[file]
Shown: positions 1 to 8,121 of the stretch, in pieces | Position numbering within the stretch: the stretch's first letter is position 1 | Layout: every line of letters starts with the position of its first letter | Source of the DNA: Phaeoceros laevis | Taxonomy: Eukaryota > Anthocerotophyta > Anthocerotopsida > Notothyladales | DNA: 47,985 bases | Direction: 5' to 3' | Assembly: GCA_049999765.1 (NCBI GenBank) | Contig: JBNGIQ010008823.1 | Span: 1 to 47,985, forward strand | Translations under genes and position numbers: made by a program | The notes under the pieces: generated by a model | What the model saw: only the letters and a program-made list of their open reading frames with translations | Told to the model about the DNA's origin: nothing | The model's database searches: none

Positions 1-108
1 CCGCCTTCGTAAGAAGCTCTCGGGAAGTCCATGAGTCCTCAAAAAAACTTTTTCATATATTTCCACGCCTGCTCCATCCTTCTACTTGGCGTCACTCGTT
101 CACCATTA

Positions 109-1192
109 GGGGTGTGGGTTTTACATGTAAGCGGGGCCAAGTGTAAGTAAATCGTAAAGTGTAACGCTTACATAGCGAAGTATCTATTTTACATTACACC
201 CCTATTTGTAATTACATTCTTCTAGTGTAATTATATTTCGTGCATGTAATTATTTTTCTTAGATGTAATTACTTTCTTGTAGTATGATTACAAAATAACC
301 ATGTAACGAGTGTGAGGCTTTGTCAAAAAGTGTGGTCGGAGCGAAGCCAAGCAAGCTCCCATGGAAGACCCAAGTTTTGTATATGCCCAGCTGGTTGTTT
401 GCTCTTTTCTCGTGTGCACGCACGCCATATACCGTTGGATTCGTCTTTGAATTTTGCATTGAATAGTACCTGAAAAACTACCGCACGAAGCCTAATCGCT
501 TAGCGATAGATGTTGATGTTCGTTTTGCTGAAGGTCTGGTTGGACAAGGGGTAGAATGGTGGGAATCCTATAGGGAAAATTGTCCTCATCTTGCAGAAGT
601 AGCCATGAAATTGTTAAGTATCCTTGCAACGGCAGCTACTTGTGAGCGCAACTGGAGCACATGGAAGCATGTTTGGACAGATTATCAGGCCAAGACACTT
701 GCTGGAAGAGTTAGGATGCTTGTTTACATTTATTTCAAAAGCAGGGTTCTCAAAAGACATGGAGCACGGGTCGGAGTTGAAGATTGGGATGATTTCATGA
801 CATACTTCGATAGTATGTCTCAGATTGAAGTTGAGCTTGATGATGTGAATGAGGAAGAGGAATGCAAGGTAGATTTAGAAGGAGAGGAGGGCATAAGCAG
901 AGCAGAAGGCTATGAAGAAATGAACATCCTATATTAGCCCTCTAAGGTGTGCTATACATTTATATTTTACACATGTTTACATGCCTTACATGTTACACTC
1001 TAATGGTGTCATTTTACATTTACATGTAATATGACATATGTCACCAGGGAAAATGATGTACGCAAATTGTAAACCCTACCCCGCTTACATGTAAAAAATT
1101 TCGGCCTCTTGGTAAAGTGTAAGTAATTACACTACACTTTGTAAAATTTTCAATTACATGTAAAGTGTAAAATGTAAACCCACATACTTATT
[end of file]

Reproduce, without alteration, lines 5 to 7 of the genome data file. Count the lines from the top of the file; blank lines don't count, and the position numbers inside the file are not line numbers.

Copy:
Positions 109-1192
109 GGGGTGTGGGTTTTACATGTAAGCGGGGCCAAGTGTAAGTAAATCGTAAAGTGTAACGCTTACATAGCGAAGTATCTATTTTACATTACACC
201 CCTATTTGTAATTACATTCTTCTAGTGTAATTATATTTCGTGCATGTAATTATTTTTCTTAGATGTAATTACTTTCTTGTAGTATGATTACAAAATAACC